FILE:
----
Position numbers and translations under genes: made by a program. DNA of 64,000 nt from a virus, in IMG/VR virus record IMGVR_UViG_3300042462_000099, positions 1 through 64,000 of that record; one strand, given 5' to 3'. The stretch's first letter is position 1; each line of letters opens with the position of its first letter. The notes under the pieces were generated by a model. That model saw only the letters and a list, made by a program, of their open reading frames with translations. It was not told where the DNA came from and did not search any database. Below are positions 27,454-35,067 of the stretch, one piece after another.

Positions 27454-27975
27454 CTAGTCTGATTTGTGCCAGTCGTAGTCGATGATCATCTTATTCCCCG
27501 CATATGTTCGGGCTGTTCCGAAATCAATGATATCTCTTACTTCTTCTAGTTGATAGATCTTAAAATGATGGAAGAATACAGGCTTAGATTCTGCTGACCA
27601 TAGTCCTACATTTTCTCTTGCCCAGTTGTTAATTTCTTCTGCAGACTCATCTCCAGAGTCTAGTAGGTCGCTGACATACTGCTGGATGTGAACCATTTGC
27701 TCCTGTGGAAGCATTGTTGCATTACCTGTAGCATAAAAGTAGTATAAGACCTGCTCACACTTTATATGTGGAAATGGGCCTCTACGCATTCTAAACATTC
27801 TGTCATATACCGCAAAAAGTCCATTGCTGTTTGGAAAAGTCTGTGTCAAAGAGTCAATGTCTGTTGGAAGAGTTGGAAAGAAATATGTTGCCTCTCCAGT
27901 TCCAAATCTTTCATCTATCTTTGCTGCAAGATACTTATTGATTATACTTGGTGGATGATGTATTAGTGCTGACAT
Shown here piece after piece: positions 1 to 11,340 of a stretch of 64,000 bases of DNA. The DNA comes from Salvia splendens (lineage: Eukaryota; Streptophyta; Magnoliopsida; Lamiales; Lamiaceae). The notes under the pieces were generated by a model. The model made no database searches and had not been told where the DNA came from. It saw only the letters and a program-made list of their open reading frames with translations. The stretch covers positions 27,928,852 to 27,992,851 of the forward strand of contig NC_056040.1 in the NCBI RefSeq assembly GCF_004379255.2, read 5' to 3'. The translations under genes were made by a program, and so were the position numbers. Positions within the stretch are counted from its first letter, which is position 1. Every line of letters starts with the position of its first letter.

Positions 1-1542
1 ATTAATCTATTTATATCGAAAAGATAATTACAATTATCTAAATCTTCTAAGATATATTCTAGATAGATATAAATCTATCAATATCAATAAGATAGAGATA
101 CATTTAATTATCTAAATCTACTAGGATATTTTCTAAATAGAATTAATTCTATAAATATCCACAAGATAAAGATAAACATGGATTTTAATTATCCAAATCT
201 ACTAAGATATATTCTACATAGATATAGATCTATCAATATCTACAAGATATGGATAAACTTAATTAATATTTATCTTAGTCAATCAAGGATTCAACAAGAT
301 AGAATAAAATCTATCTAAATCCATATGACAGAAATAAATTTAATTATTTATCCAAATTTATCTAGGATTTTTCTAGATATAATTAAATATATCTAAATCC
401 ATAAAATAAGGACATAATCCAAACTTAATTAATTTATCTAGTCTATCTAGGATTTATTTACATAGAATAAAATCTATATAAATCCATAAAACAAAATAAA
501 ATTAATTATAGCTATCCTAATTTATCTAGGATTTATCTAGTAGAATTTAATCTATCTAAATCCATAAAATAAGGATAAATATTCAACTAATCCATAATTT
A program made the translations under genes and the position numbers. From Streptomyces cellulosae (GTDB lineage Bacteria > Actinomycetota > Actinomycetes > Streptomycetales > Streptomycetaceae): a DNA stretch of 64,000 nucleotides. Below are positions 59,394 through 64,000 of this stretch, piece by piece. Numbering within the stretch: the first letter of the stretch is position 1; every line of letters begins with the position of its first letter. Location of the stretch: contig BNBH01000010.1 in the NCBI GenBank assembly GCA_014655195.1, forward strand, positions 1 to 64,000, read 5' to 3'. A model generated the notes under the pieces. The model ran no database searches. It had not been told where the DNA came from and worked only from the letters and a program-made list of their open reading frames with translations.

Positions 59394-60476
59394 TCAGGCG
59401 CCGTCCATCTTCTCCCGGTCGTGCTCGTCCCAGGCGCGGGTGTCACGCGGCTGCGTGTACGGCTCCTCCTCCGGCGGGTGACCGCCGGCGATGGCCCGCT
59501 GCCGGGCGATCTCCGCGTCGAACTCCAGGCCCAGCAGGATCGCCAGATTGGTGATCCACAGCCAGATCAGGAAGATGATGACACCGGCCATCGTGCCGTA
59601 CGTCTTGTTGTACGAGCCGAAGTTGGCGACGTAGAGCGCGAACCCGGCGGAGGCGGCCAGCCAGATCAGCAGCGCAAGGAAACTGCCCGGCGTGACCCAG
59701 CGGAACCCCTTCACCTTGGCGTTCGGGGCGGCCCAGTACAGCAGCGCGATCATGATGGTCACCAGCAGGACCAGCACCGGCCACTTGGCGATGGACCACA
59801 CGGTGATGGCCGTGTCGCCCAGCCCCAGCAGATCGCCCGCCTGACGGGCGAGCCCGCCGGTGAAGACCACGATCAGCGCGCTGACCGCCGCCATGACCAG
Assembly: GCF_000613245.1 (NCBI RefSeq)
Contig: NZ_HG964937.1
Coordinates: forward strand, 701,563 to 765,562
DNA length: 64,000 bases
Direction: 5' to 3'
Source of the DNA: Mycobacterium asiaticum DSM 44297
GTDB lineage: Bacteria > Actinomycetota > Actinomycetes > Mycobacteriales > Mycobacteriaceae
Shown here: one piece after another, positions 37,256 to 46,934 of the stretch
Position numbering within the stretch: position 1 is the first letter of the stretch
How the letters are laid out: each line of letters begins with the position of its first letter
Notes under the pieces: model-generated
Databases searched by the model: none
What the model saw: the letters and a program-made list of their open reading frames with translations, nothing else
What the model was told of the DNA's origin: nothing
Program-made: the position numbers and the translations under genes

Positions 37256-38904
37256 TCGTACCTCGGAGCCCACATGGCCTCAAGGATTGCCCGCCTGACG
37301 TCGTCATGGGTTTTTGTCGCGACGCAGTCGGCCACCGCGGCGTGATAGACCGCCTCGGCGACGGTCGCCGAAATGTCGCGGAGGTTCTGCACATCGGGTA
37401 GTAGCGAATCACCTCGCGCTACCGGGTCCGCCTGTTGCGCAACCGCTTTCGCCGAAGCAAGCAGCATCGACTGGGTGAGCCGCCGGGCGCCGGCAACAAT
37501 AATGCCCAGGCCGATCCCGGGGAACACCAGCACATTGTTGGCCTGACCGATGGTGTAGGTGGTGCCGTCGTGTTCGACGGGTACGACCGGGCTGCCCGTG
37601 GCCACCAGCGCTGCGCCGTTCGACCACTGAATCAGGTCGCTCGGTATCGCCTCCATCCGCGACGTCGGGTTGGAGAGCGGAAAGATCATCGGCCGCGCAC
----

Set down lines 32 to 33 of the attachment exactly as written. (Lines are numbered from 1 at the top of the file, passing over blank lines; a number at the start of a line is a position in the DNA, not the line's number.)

Shown here: one piece after another, positions 37,256 to 46,934 of the stretch
Position numbering within the stretch: position 1 is the first letter of the stretch